> sysfs, making a little bit of a less system load than before, especially
> as syscall overheads go up over time due to various CPU bugs being
> addressed.

Nice series, but you are 3 months late with it...  Next AFD, perhaps?

Seriously, the rationale is bollocks.  If the overhead of 2 extra
syscalls is anywhere near the costs of the real work being done by
that thing, we have already lost and the best thing to do is to
throw the system away and start with saner hardware.
Greg KH July 5, 2020, 11:47 a.m. UTC | #2
On Sat, Jul 04, 2020 at 08:30:40PM +0100, Al Viro wrote:
> On Sat, Jul 04, 2020 at 04:02:46PM +0200, Greg Kroah-Hartman wrote:
> > Here is a tiny new syscall, readfile, that makes it simpler to read
> > small/medium sized files all in one shot, no need to do open/read/close.
> > This is especially helpful for tools that poke around in procfs or
> > sysfs, making a little bit of a less system load than before, especially
> > as syscall overheads go up over time due to various CPU bugs being
> > addressed.
> 
> Nice series, but you are 3 months late with it...  Next AFD, perhaps?

Perhaps :)

> Seriously, the rationale is bollocks.  If the overhead of 2 extra
> syscalls is anywhere near the costs of the real work being done by
> that thing, we have already lost and the best thing to do is to
> throw the system away and start with saner hardware.

The real-work the kernel does is almost neglegant compared to the
open/close overhead of the syscalls on some platforms today.  I'll post
benchmarks with the next version of this patch series to hopefully show
that.  If not, then yeah, this isn't worth it, but it was fun to write.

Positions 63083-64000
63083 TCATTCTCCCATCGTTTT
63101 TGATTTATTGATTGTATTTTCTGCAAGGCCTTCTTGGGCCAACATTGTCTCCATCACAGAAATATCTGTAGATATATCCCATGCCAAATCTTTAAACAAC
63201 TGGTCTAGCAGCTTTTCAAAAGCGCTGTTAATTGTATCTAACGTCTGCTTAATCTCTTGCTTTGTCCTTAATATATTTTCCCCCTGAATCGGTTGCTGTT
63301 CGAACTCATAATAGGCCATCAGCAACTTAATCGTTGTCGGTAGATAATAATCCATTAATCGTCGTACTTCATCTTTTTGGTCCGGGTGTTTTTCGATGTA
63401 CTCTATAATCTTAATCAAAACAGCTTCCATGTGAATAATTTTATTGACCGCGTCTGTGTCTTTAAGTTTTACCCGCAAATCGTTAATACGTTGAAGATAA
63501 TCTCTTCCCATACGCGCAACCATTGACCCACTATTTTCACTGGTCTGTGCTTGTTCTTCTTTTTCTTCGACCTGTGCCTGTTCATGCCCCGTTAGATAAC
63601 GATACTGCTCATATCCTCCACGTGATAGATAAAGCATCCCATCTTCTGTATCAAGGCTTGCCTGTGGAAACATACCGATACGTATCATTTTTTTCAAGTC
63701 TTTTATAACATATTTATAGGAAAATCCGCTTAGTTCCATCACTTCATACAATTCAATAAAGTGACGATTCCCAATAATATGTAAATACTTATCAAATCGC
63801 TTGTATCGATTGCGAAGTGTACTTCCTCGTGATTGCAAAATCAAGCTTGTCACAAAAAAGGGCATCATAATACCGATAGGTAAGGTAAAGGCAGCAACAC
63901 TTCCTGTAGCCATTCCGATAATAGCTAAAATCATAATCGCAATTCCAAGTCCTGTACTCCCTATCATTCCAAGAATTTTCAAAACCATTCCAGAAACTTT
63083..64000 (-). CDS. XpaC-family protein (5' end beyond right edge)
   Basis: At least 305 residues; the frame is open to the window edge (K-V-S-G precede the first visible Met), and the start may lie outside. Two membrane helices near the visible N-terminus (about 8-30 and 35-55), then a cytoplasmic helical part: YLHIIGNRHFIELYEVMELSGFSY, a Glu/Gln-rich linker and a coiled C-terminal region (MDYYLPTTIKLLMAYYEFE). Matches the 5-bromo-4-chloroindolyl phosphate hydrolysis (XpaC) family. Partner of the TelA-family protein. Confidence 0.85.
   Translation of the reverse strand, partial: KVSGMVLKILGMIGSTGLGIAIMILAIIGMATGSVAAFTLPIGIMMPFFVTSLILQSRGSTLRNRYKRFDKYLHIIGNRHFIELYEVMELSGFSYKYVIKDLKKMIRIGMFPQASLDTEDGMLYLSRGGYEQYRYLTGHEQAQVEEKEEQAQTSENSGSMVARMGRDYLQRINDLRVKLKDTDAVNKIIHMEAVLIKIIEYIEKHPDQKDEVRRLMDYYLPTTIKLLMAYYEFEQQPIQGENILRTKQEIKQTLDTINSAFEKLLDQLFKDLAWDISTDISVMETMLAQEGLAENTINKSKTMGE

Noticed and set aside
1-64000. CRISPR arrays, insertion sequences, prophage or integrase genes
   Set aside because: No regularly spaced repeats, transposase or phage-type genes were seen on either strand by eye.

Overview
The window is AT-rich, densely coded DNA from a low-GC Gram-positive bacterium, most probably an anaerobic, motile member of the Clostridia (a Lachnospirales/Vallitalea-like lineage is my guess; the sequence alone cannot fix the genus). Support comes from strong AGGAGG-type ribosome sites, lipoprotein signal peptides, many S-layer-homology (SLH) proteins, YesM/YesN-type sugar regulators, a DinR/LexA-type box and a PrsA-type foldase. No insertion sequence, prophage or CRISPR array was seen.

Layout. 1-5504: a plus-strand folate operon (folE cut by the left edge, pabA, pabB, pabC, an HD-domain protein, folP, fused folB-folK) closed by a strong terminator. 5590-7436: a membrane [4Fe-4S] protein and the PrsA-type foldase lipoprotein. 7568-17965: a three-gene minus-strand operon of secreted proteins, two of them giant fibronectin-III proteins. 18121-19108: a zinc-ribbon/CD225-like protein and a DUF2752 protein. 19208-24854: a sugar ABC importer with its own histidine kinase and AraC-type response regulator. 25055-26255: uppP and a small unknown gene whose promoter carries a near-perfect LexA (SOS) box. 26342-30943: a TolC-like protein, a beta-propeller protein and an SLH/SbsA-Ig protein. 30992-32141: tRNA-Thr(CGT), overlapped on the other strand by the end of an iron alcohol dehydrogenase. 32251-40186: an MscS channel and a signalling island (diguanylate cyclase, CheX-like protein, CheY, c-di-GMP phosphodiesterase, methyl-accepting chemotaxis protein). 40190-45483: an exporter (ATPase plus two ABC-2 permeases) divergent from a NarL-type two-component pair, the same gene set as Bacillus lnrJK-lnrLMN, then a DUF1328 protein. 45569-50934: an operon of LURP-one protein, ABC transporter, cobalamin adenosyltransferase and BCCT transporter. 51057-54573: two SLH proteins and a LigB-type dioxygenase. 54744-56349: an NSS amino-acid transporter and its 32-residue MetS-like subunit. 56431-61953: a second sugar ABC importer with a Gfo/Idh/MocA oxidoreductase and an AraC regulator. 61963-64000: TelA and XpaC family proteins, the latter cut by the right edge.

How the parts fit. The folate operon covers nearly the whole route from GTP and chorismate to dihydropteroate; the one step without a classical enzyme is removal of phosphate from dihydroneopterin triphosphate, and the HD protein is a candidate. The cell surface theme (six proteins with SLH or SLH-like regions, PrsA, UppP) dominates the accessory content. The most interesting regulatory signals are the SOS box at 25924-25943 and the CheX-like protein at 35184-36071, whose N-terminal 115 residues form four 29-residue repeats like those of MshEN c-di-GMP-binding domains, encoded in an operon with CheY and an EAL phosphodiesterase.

thanks,

greg k-h
Dave Martin July 6, 2020, 5:25 p.m. UTC | #3
On Sat, Jul 04, 2020 at 04:02:46PM +0200, Greg Kroah-Hartman wrote:
> Here is a tiny new syscall, readfile, that makes it simpler to read
> small/medium sized files all in one shot, no need to do open/read/close.
> This is especially helpful for tools that poke around in procfs or
> sysfs, making a little bit of a less system load than before, especially
> as syscall overheads go up over time due to various CPU bugs being
> addressed.
> 
> There are 4 patches in this series, the first 3 are against the kernel
> tree, adding the syscall logic, wiring up the syscall, and adding some
> tests for it.
> 
> The last patch is agains the man-pages project, adding a tiny man page
> to try to describe the new syscall.

General question, using this series as an illustration only:


At the risk of starting a flamewar, why is this needed?  Is there a
realistic usecase that would get significant benefit from this?

A lot of syscalls seem to get added that combine or refactor the
functionality of existing syscalls without justifying why this is
needed (or even wise).  This case feels like a solution, not a
primitive, so I wonder if the long-term ABI fragmentation is worth the
benefit.

I ask because I'd like to get an idea of the policy on what is and is
not considered a frivolous ABI extension.

(I'm sure a usecase must be in mind, but it isn't mentioned here.
Certainly the time it takes top to dump the contents of /proc leaves
something to be desired.)

Cheers
---Dave